We see artificial satellite based lasers or other weapons (which fire on the surface of the planet around which satellite is revolving) all the time. Few examples are in my mind at this time:

  • Satellite laser used in Batman Beyond: Return to the Joker (2000) cartoon movie.

  • Project Veronica used in Avengers: Age of Ultron (2015) movie.

  • Earth's satellite defense system used in Guardians of the Galaxy (2015 - ) TV cartoon.

Which Sci-Fi work introduced the idea of satellite-based weapons?

Note: A ship which can move freely and fires on the ground after entering the orbit won't be counted.

  • The question in the title says "satellite-based" but the body refers to "artificial satellite based" weapons. Can we assume that "satellite-based" means "artificial satellite based", i.e., weapons based on the Moon don't count? And the weapons don't have to be rays, do they? Do orbiting bombs count?
    – user14111
    Commented Sep 12, 2017 at 5:21
  • Yeah, nuking from the orbit would be counted. And yes, artificial satellites only. No Moon.
    – user931
    Commented Sep 12, 2017 at 5:27
  • 3
    Answers should be from no later than the 1940s, seeing as Heinlein had orbiting nukes e.g. in Space Cadet (1948).
    – user14111
    Commented Sep 12, 2017 at 5:42

2 Answers 2


My answer to a more recent similar question may be applicable to this as well:

If you count orbiting weapons that just concentrate the sun's energy using mirrors/lenses (like using a magnifying glass to burn ants), there's a 1927 example mentioned on p. 260 of the article "The Historical Death Ray and Science Fiction in the 1920s and 1930s":

The 1927 German novel Flammen aus dem Weltraum [Flames from Space] by Karl August von Laffert describes a space station mounted with huge reflectors that act as a sun gun, anticipating, or perhaps inspiring, the actual secret German project at Hillersleben mentioned previously.

Searching a little for this title, I think the article misprinted the name, it should be Flammen aus dem Weltenraum. And as for the "actual secret German project" they mention, see here and here for more details.

The Project Rho page on "Orbital Planetary Attack" includes this section which gives plenty of other examples of stories involving this type of weapon from the early 20th century, though none earlier than 1927.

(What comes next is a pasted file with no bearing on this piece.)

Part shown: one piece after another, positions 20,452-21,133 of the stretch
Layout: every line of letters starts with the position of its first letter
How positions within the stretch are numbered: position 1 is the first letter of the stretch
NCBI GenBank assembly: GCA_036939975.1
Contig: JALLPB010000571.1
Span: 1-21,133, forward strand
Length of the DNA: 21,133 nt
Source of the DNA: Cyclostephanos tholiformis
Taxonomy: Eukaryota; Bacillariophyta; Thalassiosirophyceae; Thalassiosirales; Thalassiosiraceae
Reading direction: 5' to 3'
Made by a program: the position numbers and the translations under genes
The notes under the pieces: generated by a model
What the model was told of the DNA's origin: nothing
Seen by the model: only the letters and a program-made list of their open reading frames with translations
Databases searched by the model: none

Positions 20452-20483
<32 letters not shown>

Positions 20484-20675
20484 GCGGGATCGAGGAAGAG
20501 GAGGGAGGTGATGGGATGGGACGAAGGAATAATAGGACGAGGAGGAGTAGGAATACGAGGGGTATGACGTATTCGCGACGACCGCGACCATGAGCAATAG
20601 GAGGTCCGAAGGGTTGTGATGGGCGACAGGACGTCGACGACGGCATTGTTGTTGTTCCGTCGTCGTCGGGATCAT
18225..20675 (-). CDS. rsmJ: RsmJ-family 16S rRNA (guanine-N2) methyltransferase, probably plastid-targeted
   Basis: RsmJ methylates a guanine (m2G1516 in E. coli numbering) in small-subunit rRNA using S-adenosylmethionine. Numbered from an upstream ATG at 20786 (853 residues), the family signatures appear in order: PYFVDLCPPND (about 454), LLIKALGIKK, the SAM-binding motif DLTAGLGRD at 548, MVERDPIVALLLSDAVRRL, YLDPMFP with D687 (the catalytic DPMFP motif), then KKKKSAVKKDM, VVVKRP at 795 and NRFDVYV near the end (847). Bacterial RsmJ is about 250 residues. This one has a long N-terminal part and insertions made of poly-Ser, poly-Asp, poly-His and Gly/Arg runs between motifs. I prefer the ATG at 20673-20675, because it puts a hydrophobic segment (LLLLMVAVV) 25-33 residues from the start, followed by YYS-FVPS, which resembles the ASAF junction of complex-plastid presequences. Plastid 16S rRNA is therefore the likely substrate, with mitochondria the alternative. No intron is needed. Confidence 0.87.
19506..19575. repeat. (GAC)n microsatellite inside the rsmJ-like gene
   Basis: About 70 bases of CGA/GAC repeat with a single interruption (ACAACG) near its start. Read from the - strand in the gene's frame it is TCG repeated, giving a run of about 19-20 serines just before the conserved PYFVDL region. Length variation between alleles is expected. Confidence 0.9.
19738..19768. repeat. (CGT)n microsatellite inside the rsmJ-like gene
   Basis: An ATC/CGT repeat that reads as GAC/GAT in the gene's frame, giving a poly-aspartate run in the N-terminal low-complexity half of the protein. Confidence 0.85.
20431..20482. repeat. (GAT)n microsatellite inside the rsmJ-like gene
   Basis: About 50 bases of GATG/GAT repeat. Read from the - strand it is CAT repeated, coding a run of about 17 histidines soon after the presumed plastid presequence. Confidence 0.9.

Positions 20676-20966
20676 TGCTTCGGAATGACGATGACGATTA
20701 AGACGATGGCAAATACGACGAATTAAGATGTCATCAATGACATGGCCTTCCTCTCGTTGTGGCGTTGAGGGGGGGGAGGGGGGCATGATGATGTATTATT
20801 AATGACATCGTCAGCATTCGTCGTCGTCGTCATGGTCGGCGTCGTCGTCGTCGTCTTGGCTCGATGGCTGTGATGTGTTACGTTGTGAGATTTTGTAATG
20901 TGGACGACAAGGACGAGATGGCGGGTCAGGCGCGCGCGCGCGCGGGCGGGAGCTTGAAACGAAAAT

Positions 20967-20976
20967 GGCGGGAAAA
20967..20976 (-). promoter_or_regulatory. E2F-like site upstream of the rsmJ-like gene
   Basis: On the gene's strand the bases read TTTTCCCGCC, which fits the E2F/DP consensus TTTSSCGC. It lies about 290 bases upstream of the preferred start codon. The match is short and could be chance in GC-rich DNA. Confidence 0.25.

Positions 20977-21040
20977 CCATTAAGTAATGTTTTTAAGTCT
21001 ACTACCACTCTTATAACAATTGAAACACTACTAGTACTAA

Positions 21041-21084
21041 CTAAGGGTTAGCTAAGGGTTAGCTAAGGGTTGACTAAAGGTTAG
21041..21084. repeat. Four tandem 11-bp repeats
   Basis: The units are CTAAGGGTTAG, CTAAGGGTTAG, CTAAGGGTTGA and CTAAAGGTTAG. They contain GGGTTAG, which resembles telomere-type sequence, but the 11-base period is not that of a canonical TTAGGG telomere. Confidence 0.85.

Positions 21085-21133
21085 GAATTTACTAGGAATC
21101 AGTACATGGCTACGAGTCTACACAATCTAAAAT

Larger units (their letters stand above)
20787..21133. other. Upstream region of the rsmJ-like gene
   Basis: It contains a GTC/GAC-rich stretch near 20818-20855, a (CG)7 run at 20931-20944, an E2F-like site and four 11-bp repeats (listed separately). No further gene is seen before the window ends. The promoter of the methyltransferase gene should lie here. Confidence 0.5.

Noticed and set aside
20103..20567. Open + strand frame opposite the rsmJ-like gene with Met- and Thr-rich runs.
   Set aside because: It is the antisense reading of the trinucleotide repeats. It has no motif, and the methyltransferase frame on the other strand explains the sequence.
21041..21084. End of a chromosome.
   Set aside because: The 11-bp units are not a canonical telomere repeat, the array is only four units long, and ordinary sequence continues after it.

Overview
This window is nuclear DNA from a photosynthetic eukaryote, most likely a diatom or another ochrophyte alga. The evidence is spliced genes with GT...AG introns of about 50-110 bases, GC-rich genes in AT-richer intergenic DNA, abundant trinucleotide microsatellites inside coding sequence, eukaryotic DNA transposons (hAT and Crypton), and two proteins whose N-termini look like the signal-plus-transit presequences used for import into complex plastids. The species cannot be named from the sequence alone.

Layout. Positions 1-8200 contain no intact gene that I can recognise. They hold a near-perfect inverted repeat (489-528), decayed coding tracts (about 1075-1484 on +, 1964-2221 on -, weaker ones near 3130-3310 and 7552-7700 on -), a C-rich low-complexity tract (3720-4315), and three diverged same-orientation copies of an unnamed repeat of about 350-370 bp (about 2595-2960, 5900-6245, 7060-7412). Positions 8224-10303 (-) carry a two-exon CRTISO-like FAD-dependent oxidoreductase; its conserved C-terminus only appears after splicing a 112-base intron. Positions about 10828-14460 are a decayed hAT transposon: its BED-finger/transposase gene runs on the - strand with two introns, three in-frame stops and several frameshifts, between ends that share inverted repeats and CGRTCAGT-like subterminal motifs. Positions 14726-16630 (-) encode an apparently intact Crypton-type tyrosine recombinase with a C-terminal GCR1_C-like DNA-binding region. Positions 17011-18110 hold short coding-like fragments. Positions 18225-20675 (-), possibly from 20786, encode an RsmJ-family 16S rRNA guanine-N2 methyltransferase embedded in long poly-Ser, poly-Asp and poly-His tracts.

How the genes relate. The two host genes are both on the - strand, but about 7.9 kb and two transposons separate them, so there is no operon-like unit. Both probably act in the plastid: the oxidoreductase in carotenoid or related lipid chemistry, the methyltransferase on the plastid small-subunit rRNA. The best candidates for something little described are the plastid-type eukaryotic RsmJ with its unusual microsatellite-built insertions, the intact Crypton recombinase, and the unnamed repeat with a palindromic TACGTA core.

1948: Space Cadet, a novel by Robert A. Heinlein.

From the Wikipedia summary:

The Space Patrol is entrusted by the worldwide Earth government with a monopoly on nuclear weapons, and is expected to maintain a credible threat to drop them on Earth from orbit as a deterrent against breaking the peace. Matt, on a visit home, causes a family argument when his parents refuse to believe that the Patrol—and especially their son—would actually bomb Iowa.

Excerpt (transcribed from the 1978 Ballantine Books edition, fourth printing, October 1985):

One night at dinner his father had asked him to describe just what it was that the Nobel did in circum-Terra patrol. He had tried to oblige. "After we lift off from Moon Base we head for Terra on an elliptical orbit. As we approach the Earth we brake gradually and throw her into a tight circular orbit from pole to pole—"

"Why pole to pole? Why not around the equator?"

"Because, you see, the atom-bomb rockets are in pole-to-pole orbits. That's the only way they can cover the whole globe. If they were circling around the equator—"

"I understand that," his father had interrupted, "but your purpose, as I understand it, is to inspect the bomb rockets. If you—your ship—circled around the equator, you could just wait for the bomb rockets to come past."

"You may understand it," his mother had said to his father, but I don't."

Matt looked from one to the other, wondering which one to answer—and how. "One at a time . . . please," he protested. "Dad, we can't just intercept the bombs; we have to sneak up on them, match orbits until you are right alongside it and making exactly the same course and speed. Then you bring the bomb inside the ship and inspect it."

"And of what does that inspection consist?"

[. . . .]

"Clear enough. And these corrections have to be made often enough that a ship is kept busy just inspecting them?"

"Well, no, Dad, we inspect oftener than we really have to—but it keeps the ship and the crew busy. Keeps it from getting monotonous. Anyhow, frequent inspections keep you on the safe side."

"Sounds like a waste of taxpayers' money to inspect too often."

"But you don't understand—we're not there to inspect; we're there to patrol. The inspection ship is the ship that would deliver an attack in case anybody started acting up. We have to stay on patrol until the next ship relieves us, so we might as well inspect. Granted that you can bomb a city from Moon Base, you can do a better, more accurate job, with less chance of hitting the wrong people, from close by."

  • What about Satellite laser?
    – user931
    Commented Sep 13, 2017 at 2:13
  • I don't think there are any lasers in Space Cadet. (It's been a very long time since I read it, and I don't have an electronic copy.) Lasers hadn't been invented yet in 1948, even (as far as I know) as a science fiction concept. Of course there were ray weapons aplenty, e.g. in Doc Smith's yarns, but I think the "harder" science fiction writers like Heinlein tended to avoid them.
    – user14111
    Commented Sep 13, 2017 at 2:19

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